"Well, I'd say it really got started around a thing called the Civil War. Even though our rule book claims it was founded earlier. The fact is we didn't get along well until photography came into its own. Then -- motion pictures in the early twentieth century. Radio. Television. Things began to have mass... And because they had mass, they became simpler," said Beatty. "Once, books appealed to a few people, here, there, everywhere. They could afford to be different. The world was roomy. But then the world got full of eyes and elbows and mouths. Double, triple, quadruple population. Films and radios, magazines, books leveled down to a sort of pastepudding norm, do you follow me?"
"I think so."
..."Picture it. Nineteenth-century man with his horses, dogs, carts, slow motion. Then, in the twentieth century, speed up your camera. Books cut shorter. Condensations. Digests. Tabloids. Everything boils down to the gag, the snap ending... Classics cut to fit fifteen-minute radio shows, then cut again to fill a two-minute book column, winding up at last as a ten- or twelve-line dictionary resume. I exaggerate, of course..."
"Speed up the film, Montag, quick. Click, Pic, Look, Eye, Now, Flick, Here, There, Swift, Pace, Up, Down, Why, How, Who, What, Where, Eh? Uh! Bang! Smack! Wallop, Bing, Bong, Boom! Digests, digest-digest-digests. Politics? One column, two sentences, a headline! Then, in midair, all vanishes! Whirl man's mind around about so fast under the pumping hands of publishers, exploiters, broadcasters that the centrifuge flings off all unnecessary, time-wasting thought!"
..."School is shortened, discipline relaxed, philosophies, histories, languages dropped. English and spelling gradually gradually neglected, finally almost completely ignored. Life is immediate, the job counts, pleasure lies all about after work. Why learn anything save pressing buttons, pulling switches, fitting nuts and bolts?"
..."More sports for everyone, group spirit, fun, and you don't have to think, eh? Organize and organize and super organize super-super sports. More cartoons in books. More pictures. The mind drinks less and less. Impatience. Highways full of crowds going somewhere, somewhere, somewhere, nowhere..."
"Now let's take up the minorities in our civilization, shall we? Bigger the population, the more minorities. Don't step on the toes of the dog lovers, or cat lovers, doctors, lawyers, merchants, chiefs, Mormons, Baptists, Unitarians, second-generation Chinese, Swedes, Italians, Germans, Texans, Brooklynites, Irishmen, people from Oregon or Mexico. The people in this book, this play, this TV serial are not meant to represent any actual painters, cartographers, mechanics anywhere. The bigger your market, Montag, the less you handle controversy, remember that! All the minor minor minorities with their navels to be kept clean. Authors, full of evil thoughts, lock up your typewriters. They did. Magazines became a nice blend of vanilla tapioca. Books, so damned snobbish critics said, were dishwater. No wonder books stopped selling, the critics said. But the public, knowing what it wanted, spinning happily, let the comic books survive... There you have it, Montag. It didn't come from the Government down. There was no dictum, no declaration, no censorship, to start with, no! Technology, mass exploitation, and minority pressure carried the trick..."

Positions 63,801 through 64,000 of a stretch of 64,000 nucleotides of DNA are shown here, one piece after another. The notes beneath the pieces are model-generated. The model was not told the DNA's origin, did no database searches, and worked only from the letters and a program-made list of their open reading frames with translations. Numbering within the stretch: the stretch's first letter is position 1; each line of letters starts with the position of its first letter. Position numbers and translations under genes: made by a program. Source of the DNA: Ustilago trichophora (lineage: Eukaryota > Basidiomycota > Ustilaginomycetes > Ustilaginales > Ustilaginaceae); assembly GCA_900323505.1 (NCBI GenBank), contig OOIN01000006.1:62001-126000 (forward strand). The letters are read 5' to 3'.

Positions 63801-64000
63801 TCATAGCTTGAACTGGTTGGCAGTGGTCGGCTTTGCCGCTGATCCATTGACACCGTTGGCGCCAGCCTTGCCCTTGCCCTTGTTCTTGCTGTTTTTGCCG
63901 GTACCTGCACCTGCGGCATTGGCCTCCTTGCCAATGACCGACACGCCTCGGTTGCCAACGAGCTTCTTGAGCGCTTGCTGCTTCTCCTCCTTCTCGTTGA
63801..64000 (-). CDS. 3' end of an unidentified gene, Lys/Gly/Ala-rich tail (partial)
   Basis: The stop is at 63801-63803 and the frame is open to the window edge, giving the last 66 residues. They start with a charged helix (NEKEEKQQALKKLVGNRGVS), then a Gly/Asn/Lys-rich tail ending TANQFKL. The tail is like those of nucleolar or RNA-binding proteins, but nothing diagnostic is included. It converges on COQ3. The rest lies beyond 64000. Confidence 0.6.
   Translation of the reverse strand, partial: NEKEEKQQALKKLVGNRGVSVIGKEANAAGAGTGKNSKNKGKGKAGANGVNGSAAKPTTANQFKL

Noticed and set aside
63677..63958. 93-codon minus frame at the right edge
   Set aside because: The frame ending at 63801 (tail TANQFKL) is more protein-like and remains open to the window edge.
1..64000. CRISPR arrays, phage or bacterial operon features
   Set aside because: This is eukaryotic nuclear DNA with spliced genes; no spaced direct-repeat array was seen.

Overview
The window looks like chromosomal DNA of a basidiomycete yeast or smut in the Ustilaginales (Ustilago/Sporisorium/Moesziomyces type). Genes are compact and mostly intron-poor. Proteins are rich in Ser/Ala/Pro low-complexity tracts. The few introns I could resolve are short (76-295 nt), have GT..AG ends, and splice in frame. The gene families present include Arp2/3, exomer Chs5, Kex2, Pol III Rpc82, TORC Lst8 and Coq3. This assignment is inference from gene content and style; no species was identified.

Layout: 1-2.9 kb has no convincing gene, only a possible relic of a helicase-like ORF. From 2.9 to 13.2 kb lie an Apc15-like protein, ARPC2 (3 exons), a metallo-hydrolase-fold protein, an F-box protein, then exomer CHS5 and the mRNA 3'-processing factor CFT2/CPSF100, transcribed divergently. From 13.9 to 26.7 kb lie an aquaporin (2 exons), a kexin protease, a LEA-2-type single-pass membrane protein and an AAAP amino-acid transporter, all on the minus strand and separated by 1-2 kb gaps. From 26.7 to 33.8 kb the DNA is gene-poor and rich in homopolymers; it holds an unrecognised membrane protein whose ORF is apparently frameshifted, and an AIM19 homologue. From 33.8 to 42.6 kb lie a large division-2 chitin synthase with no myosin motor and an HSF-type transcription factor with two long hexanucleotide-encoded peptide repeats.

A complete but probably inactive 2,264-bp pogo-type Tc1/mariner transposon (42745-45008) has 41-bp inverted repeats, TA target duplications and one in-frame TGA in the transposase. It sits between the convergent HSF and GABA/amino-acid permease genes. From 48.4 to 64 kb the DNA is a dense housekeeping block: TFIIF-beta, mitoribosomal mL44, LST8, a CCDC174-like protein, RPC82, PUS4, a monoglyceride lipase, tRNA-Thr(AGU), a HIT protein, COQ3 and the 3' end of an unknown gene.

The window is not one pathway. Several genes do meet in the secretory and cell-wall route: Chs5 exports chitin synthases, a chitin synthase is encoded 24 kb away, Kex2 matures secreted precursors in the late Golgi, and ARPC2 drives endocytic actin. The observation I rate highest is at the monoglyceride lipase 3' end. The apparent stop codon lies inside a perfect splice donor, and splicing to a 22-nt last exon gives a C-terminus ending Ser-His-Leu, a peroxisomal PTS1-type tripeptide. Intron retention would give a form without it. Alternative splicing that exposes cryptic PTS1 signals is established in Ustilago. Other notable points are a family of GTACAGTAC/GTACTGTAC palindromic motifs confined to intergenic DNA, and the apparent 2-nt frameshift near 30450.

"Ask yourself, What do we want in this country, above all? People want to be happy, isn't that right? Haven't you heard it all your life? I want to be happy, people say. Well, aren't they? Don't we keep them moving, don't we give them fun? That's all we live for, isn't it? For pleasure, for titillation? And you must admit our culture provides plenty of these..."
That's an excerpt from Fahrenheit 451 by Ray Bradbury, copyright 1953, pages 54-59 from my 1991 Del Rey copy. Isn't that a frighteningly accurate picture of society today? Now, I like picture books, so I get a little antsy when he mentions those. But as for the broader trends that Bradbury is describing, I feel like I'm resonating. I can relate so well. Too well.
I read this from the Bible during lunch break:
"But know this, that in the last days perilous times will come: For men will be lovers of themselves, lovers of money, boasters, proud, blasphemers, disobedient to parents, unthankful, unholy, unloving, unforgiving, slanderers, without self-control, brutal, despisers of good, traitors, headstrong, haughty, lovers of pleasure rather than lovers of God, having a form of godliness but denying its power. And from such people turn away!" 2 Timothy 3:1-5
I wonder how many descriptions there are of the last days in the Bible? The one from Daniel also comes to mind, especially after attending the Data Insights Summit last week. During the conference they claimed that 90% of all the data in the world has been generated during the previous 2 years. That's two years out of...six-thousand-some years of recorded history? Um, I can't even fathom that.
"But you, Daniel, shut up the words, and seal the book until the time of the end; many shall run to and fro, and knowledge shall increase." Daniel 12:4